Adolescence or the teenage years fall between childhood and adulthood, and their boundaries are marked by the biological changes occurring in puberty on the one side and the transition to adult status on the other side. The Society for Research on Adolescence (SRA), according to Goossens (2006), divides adolescence into three distinct stages: early adolescence (between the ages of 10–15), mid-adolescence (between the ages of 15–18) and finally late adolescence (between the ages of 18–22 years old). In most parts of the developed world, the period of adolescence is lengthening because of the earlier onset of puberty as well as the need to stay dependent longer on parents, sometime up to ages well beyond 22 years old. Most teenagers between the ages of 10–16/18 are in secondary education; thus, although there is a great deal of variation across different contexts with regard to the exact age secondary education begins and ends, in most countries, this period covers early and mid-adolescence.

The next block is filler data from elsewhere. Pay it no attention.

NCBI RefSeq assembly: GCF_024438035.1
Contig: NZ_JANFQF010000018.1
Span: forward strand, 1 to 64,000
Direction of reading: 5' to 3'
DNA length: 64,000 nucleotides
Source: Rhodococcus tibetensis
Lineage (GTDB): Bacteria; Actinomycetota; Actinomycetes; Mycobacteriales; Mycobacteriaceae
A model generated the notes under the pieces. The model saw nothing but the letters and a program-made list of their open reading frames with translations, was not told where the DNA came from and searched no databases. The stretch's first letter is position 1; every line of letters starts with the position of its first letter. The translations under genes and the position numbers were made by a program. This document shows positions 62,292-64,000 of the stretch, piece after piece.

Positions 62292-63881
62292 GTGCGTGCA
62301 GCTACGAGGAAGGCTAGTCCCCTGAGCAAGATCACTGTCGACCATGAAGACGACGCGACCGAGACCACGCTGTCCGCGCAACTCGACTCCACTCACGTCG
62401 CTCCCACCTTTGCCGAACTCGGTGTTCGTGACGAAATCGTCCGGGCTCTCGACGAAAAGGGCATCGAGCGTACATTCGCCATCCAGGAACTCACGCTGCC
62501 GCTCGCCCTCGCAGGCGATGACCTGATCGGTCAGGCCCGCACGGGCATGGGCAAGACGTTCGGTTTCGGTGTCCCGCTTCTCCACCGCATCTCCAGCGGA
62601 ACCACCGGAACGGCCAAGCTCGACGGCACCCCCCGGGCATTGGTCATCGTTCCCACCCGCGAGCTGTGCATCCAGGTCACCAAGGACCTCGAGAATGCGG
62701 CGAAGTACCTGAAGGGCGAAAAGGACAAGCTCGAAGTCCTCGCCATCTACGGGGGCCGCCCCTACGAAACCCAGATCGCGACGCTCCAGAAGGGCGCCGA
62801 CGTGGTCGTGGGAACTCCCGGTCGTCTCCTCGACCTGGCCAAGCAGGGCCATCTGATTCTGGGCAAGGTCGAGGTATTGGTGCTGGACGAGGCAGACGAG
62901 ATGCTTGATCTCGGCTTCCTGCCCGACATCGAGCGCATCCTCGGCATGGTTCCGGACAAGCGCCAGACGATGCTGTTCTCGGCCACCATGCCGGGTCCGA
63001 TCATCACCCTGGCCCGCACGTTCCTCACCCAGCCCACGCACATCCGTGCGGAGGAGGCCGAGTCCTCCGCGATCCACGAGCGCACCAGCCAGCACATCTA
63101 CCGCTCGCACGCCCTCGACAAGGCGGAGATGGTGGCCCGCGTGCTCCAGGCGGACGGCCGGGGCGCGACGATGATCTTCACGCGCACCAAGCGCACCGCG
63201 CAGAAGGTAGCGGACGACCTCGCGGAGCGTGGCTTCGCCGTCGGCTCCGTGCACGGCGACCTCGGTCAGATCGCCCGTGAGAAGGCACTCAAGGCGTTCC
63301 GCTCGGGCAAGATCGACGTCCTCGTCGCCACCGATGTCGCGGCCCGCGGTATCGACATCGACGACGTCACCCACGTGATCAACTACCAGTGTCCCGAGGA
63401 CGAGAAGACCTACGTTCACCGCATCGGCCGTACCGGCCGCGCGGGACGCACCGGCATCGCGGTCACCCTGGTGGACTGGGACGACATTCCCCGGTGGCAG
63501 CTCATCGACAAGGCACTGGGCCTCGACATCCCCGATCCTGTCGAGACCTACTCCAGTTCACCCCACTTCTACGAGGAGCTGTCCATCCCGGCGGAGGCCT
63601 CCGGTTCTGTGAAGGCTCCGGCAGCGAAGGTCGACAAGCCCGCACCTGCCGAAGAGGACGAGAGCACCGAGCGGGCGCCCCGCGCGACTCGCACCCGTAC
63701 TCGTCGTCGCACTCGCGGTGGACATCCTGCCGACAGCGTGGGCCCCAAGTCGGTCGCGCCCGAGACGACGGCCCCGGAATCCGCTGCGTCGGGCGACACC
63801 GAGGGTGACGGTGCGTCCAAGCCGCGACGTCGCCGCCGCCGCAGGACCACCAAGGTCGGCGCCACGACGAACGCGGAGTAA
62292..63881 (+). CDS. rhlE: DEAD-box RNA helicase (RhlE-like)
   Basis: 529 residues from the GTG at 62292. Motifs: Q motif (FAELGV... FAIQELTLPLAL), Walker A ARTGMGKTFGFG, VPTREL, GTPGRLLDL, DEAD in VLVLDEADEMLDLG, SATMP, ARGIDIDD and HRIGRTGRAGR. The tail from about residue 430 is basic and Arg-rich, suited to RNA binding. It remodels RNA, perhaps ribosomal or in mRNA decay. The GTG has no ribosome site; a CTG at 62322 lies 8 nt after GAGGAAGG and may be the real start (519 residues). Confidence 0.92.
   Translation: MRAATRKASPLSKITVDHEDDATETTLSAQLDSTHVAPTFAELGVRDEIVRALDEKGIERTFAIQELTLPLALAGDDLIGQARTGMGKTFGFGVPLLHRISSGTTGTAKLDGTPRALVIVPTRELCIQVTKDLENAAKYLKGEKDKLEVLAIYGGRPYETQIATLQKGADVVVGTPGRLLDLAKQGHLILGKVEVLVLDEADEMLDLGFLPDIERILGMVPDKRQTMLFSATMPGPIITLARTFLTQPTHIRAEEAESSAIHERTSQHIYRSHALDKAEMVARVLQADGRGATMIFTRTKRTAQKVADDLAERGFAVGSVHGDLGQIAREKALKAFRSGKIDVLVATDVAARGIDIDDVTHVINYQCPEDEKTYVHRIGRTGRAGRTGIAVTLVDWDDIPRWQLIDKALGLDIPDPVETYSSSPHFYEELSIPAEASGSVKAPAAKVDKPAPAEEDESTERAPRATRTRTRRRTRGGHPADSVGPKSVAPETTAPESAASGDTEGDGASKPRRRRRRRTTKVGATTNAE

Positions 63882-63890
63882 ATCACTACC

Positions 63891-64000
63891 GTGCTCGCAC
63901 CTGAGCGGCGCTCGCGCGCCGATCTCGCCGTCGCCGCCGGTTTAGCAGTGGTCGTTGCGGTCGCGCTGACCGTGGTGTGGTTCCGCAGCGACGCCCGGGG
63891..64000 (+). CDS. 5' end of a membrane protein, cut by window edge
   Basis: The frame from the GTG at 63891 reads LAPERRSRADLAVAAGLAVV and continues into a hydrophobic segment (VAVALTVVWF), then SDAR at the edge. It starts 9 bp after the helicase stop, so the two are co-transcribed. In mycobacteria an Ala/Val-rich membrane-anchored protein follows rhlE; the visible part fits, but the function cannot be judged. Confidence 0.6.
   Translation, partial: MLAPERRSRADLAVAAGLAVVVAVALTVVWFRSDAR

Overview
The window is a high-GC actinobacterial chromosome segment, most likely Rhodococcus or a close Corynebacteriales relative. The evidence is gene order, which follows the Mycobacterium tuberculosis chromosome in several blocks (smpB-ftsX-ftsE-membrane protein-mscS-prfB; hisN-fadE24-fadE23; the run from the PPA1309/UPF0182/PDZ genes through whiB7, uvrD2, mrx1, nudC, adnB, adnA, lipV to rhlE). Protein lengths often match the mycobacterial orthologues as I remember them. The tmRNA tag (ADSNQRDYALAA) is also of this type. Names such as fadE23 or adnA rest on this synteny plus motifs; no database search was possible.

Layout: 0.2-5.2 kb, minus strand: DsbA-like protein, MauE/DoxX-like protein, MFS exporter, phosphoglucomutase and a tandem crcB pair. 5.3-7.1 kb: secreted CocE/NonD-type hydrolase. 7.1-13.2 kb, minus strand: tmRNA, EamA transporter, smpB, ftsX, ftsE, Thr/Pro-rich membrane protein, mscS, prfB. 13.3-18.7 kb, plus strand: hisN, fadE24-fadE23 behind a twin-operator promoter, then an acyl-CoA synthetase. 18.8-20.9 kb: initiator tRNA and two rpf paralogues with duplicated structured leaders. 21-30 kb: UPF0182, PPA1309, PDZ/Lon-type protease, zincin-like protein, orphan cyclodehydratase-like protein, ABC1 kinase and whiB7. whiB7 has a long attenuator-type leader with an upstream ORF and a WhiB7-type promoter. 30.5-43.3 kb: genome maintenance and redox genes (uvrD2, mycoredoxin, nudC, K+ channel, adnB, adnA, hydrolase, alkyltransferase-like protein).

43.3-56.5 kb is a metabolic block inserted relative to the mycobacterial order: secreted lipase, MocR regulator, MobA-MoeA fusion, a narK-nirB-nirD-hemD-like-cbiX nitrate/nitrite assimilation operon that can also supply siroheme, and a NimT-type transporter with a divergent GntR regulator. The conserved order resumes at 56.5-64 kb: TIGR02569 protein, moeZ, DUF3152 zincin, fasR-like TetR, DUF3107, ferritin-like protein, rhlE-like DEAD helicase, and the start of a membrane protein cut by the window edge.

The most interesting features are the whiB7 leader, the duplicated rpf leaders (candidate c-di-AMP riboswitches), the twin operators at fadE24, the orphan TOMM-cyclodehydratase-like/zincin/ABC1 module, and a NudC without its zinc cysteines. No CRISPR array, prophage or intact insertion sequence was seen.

Secondary-level learners make up by far the largest group of all English learners worldwide, and they learn in a variety of contexts, ranging from classrooms where the latest technology such as fast Internet connections and other learning resources are readily available to difficult, rural contexts where a school may have a single computer with only intermittent Internet access, no books and scarce learning resources (see Shamim and Kuchah’s discussion of teaching large classes in ‘difficult circumstances’, this volume). Overall, L2 English learning has had a much longer tradition in the secondary sector, in contrast to primary English learning, which has only recently spread to state elementary school curricula across the world (see Enever, this volume).

In this chapter, my aim is to identify some core characteristics of teenage learners as thinkers and language learners related to general theories of physical and cognitive development, as well as SLA research and specific studies in different L2 contexts. The chapter will also consider the opportunities and challenges in the current global context due to English being the dominant lingua franca worldwide and due to the technological advances available to current generations of teenage learners worldwide.